Posts Tagged Technology

I am Human: Random Complaint About Security Checks

Almost anyone who has spent any amount of time on the Internet has had to deal with those stupid security checks where you are required to “type the above text” to prove that you are a human and not some automated robot.

I tend to get a little perturbed with these tests as they are actually very difficult to read at times!  In fact, I’ve had to re-type the above words three or four times before because I was repeatedly presented with a group of letters where one or two of the symbols could have easily been a couple different letters.

This is a little upsetting because I feel as if the computer is telling me that I am not a human!  I’m a human, dammit, now let me use your website!

If you enjoyed this mini-rant, you might enjoy a longer rant of mine.

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Is Technology an Entirely Positive Thing?

Based on my experience, it seems to me that many people  have a very positive view of technology, seeing it as an  avenue to less work and more fun. I feel that much of  technology today is made with the intention of helping  people, and succeeds in many ways, but also has negative side  effects or potential future consequences that are easy to  overlook or not consider.

The nuclear bomb development “helped” the United States win an arms race but also killed hundreds of thousands of people in Japan and has put very deadly weapons in the hands of unpredictable dictators. Televisions, gaming  consoles, and other home entertainment equipment have helped people to not be bored for decades but have also increased obesity and sedentary lifestyles, cut down on appreciation for nature, reduced actual human interaction, and most distressingly planted some very distorted world views in the minds of millions of American youth. Read the rest of this entry »

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Ranting About Technology and the Modern Public Education System

Reflecting on the role of phones in society, I’m appalled at the importance this little device has in all aspects of life for the typical American.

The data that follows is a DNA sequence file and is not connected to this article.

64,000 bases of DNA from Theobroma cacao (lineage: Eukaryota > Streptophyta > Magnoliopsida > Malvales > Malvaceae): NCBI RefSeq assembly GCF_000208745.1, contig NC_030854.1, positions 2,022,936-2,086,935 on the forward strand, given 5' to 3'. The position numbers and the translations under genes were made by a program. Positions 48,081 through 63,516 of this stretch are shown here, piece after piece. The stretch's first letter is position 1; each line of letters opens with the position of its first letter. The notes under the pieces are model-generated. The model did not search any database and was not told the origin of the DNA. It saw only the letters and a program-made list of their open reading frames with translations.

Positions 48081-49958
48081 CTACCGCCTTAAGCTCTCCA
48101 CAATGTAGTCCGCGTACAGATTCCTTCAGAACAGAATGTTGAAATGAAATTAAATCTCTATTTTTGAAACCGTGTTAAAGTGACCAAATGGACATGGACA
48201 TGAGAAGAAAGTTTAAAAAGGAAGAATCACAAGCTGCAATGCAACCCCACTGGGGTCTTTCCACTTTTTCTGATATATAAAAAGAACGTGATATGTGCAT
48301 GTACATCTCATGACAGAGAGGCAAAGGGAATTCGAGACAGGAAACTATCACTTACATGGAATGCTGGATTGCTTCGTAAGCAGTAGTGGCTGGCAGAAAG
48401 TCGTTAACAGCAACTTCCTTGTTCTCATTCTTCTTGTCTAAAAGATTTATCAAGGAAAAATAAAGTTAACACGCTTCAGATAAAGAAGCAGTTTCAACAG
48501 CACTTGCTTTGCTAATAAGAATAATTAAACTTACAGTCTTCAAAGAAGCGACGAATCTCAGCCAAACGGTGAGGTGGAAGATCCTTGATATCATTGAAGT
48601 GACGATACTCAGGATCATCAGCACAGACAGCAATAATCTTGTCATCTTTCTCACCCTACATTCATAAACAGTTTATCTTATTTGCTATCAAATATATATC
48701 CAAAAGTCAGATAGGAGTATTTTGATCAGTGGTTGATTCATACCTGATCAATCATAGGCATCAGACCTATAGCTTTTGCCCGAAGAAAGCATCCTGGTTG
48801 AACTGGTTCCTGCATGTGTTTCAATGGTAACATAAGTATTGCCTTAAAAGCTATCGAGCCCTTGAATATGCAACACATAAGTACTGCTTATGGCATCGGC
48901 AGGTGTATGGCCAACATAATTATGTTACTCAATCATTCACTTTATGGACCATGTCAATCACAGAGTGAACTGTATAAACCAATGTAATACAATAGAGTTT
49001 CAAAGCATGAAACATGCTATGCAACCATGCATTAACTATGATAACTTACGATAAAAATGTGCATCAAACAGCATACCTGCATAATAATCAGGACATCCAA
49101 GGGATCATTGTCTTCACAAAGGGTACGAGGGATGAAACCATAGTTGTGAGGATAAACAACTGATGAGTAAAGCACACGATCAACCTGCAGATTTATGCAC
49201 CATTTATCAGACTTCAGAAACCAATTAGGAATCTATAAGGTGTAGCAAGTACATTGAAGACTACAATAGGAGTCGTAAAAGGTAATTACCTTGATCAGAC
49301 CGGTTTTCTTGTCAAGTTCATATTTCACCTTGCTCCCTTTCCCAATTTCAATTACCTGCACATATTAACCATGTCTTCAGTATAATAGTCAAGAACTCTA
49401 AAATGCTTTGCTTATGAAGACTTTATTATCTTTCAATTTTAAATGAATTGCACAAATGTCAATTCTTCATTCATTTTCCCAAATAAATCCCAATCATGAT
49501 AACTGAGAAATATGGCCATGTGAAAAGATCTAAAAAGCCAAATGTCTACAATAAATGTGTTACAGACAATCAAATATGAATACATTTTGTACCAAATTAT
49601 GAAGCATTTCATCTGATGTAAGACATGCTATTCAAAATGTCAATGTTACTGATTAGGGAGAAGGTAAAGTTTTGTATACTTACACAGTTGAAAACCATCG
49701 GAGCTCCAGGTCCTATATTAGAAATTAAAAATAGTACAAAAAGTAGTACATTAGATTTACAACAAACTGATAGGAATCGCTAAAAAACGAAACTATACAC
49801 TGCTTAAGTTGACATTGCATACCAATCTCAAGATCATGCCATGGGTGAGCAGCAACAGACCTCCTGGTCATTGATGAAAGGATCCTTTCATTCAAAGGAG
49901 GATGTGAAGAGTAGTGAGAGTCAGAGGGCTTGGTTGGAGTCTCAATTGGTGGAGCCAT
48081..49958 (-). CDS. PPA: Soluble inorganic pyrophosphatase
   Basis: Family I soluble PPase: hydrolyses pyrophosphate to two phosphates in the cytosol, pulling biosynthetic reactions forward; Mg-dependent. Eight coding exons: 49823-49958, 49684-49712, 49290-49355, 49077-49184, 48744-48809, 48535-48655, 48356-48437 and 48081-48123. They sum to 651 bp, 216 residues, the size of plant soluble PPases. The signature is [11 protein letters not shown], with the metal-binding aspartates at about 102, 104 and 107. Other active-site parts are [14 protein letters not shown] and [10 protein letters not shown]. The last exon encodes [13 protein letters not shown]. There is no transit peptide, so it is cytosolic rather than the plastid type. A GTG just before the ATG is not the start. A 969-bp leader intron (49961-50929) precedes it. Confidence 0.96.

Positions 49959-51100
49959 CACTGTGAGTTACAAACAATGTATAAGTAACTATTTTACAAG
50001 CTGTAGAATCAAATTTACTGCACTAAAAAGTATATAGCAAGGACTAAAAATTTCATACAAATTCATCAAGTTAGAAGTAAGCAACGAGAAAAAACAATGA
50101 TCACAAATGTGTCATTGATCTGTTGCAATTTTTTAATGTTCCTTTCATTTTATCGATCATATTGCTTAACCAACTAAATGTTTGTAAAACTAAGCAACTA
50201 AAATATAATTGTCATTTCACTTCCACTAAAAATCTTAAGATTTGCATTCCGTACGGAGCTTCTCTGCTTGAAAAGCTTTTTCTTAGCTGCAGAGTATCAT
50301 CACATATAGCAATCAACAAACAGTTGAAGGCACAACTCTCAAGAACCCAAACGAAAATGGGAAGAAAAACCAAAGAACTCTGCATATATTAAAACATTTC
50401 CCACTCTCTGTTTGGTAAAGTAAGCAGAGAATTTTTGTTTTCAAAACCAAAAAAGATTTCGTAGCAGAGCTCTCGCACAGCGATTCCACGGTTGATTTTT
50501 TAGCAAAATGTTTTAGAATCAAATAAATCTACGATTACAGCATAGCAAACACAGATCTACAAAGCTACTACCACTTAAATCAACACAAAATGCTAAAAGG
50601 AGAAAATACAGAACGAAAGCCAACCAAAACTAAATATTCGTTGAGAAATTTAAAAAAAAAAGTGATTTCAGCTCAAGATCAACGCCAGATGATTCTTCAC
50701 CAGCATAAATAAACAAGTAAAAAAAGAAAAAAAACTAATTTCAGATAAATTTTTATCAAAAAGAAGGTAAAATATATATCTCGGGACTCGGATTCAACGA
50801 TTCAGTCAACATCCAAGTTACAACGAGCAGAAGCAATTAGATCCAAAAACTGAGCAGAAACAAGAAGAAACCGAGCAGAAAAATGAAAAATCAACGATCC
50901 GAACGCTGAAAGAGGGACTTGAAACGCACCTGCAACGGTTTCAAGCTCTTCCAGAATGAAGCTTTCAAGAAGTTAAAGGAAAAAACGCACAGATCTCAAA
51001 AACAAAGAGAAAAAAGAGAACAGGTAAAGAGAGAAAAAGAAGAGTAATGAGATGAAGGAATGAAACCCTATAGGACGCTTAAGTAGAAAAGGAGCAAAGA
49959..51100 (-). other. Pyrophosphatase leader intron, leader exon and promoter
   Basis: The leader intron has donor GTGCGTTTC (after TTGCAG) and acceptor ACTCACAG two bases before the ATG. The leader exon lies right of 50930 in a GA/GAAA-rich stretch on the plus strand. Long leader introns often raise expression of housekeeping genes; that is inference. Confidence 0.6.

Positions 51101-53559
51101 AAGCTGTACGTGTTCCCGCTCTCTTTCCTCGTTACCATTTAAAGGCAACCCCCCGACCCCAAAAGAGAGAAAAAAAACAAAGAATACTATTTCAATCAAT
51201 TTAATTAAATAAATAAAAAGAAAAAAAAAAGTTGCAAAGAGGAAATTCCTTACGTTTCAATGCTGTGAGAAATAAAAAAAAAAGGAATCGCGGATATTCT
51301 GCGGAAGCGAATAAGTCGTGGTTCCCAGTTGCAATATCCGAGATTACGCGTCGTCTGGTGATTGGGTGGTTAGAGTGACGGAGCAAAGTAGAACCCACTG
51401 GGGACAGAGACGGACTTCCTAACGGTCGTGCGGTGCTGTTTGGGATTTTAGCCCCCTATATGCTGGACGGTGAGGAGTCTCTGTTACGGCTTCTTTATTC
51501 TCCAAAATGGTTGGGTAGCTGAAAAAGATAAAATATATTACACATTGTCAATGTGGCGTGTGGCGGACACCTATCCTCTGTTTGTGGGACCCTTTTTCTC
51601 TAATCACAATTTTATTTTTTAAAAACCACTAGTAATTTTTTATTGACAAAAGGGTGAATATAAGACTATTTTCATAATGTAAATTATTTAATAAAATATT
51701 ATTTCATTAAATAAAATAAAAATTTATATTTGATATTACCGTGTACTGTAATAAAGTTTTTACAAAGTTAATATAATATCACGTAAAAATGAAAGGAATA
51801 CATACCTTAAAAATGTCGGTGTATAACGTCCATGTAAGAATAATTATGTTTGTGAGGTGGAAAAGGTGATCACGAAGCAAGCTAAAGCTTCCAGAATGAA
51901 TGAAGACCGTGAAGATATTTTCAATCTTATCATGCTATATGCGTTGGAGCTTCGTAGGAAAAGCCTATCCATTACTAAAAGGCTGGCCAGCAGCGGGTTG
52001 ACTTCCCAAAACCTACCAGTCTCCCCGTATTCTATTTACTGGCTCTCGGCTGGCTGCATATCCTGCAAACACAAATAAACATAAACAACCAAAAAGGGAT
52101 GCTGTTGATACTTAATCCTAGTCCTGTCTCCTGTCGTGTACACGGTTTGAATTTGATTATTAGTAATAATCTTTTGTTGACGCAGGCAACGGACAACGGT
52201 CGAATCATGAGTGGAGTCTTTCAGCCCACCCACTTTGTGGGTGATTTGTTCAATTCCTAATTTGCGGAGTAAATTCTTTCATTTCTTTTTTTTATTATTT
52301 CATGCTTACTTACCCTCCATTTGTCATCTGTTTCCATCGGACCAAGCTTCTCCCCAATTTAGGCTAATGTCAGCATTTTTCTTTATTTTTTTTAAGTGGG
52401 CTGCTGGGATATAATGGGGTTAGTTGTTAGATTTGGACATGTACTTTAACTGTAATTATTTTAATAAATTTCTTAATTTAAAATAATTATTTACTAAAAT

In fact, it’s even reasonable to consider that in most cases
No phone=No friends
No phone=No job
No phone=Alienation

What are the consequences of wanting to “unplug” per se? Read the rest of this entry »

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26 Years to Learn a Trade?

In today’s world, we are going to school for longer and longer all the time.  Back when my parents were younger, a high school diploma was considered the status quo for education documentation as far as the majority of the job market is concerned.  Nowadays, that document is the college degree.  For now, the overwhelming majority seem to be pursuing undergraduate bachelors degrees, but for how long?  An increasing number of jobs have competitive markets that require Grad School, Law School, Med School, or any other form of extra schooling.  Some professions even require another 8 years after the completion of your undergrad.  That means that you’ll be 30 years old, having been going to school for 26 years (if you started in pre-school) just to gain enough knowledge and experience to be a specialized surgeon or orthodontist.

With the technology of today’s world expanding at rate faster than ever, how will the amount of necessary schooling look 25 years ago for my kids?  Is the typical college student in my children’s generation going to have to go to school until they’re 26 just to have a chance in a dog eat dog job market for high skill/high paying jobs?  I don’t know where it’s going to end.  Already, the demand for high-skill jobs in engineering is greater than the number of adequately skilled Americans to fill the positions.  Large numbers of highly skilled workers from foreign countries come to the United States to fill these positions.  What happens when this is the case across the board because the majority of Americans don’t have the time, money, or intellect to pursue high skill degrees?  I think what will happen is a higher unemployment rate.  Eventually, we need to realize that fast-advancing technology may not be an entirely positive change in society.

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